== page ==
When I was on the edge of womanhood, I dreamed of falling in love, of being a writer, of traveling, teaching, and of graduate school. Life spilled open before me and opportunities seemed endless; good fortune piled itself like packages on my doorstep. But as I hear my seven-year-old’s footsteps padding into my room and the easy creak of the bed as he slides between the cold sheets into the spot his father used to occupy, it seems my luck has run out.
“Lava,” he whispers.
Last week it was meteors and the week before that, hurricanes. Since his father died, there is no end to the horrific nightmares he conjures in his sleep.
My son pushes his cold feet against my warm knees, a small consolation for his disrupted rest. Being a single parent of two is as hard as I ever imagined it would be. I think of the list of people I could phone, girlfriends I rely on at moments like this. I know it is too late to call, but I also know that any of them would answer if I did; that golden truth reminds me that, after a night of holding back lava or dodging meteors, blessings still exists. How would I ever manage without my friends? How would any of us ever make it out of the rubble?
Alex, Krista, Deb and I met in the fall of 1997 at a community mom’s group. With toddlers on our hips and babies on the way, we bonded over diaper rashes, breast feeding, and stories of out lives before stretch marks. It wasn’t long before our husbands met and we were having barbeques, dining out, and vacationing together.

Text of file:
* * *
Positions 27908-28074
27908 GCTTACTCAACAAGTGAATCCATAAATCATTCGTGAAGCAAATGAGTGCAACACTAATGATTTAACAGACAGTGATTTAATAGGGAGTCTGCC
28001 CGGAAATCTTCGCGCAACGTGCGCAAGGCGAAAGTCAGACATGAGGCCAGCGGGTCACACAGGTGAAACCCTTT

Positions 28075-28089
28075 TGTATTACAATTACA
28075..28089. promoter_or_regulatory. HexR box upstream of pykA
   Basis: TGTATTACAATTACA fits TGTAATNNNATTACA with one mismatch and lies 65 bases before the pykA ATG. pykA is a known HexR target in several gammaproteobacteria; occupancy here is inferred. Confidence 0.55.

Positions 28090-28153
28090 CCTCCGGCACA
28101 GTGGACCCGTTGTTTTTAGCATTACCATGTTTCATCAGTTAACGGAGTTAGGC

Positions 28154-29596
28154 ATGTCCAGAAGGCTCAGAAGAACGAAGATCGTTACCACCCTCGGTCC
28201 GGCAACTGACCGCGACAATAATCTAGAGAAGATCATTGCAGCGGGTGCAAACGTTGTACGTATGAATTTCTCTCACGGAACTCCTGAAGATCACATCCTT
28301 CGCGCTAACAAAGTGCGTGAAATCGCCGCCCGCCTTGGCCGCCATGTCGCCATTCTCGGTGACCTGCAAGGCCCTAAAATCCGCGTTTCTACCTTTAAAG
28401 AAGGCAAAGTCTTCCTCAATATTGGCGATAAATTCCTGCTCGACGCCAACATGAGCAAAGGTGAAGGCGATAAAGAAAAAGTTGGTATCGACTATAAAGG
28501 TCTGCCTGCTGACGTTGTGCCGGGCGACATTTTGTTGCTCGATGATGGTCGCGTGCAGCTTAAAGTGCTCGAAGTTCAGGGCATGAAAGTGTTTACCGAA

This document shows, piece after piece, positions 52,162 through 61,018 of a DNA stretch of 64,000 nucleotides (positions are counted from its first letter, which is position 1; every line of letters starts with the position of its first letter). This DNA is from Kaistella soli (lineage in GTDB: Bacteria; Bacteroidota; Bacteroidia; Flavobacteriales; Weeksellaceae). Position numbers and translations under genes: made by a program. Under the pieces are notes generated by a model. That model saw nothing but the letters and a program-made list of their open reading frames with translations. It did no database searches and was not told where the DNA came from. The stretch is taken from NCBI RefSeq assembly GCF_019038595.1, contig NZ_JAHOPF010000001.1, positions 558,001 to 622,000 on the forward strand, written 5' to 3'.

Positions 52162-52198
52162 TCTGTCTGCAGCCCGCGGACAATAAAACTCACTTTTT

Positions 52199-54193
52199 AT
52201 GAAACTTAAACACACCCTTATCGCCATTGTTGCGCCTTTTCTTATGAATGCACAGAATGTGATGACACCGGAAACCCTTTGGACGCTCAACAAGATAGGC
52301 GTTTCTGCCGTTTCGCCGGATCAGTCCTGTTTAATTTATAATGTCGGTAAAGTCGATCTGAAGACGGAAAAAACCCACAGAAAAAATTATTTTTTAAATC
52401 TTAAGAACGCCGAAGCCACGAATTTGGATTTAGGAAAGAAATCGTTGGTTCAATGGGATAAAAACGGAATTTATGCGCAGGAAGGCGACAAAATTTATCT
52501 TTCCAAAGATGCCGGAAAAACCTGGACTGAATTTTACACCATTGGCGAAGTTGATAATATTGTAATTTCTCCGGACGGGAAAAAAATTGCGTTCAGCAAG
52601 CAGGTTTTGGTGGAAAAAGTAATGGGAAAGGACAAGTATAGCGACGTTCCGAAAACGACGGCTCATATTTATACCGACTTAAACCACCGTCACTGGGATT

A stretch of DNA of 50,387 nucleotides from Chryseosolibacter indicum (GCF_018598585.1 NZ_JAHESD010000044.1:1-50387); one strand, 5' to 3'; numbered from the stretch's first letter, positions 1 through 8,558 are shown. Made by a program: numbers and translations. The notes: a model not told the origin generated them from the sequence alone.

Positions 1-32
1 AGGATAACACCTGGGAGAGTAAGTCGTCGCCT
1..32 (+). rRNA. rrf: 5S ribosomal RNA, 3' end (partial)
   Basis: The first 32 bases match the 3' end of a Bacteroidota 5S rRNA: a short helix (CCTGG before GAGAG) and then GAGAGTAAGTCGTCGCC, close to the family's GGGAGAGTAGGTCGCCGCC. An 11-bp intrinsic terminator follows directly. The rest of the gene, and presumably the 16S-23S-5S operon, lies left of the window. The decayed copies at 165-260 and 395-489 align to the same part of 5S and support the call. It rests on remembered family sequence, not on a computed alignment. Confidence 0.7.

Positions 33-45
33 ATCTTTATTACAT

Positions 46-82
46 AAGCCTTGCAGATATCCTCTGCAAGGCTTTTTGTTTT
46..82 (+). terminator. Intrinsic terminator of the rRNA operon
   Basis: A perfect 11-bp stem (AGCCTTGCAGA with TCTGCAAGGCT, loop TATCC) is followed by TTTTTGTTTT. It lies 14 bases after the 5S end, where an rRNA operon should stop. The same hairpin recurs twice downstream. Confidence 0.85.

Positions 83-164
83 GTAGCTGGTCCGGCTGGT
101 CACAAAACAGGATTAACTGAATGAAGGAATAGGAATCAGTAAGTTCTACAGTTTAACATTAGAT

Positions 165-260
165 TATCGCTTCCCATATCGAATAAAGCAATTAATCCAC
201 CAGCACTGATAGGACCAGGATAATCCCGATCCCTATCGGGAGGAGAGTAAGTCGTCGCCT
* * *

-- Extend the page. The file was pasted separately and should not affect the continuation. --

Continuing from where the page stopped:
In June of 2005, my husband died suddenly at the age of 35. In the weeks and months that followed, Alex, Deb, and Krista were like scaffolding—layers and layers of support that held me together when surely my life and my heart were broken. When my house was dirty, they cleaned. When I was lonely, they stayed up late to send me emails or talked on the phone. When I lost too much weight, they fed me, and when that didn’t work, they took me shopping for smaller designer jeans. They babysat, finished projects, told my kids stories of their father, and like trick mirrors they made it seem as if I was fearlessly doing it all on my own. Only I know better. I know who sent me flowers months after the funeral. I know who cleaned out my refrigerator. I know who cancelled plans in order to spend time with me. I know these things.
When the great love of one’s life dies, the pain is excruciating. My heart is shattered, but every day God sends me an angel with a little piece of tape to patch myself up. It has been months now, and the tape is still coming, bits and pieces to glue the raw wounds together. And through this, I am reminded that opportunities are still open before me. The gifts in my life are not wrapped the way I thought they would be, but my friends are the packages scattered on my doorstep; they are God’s pure grace with an endless supply of tape to bind me together while I heal.
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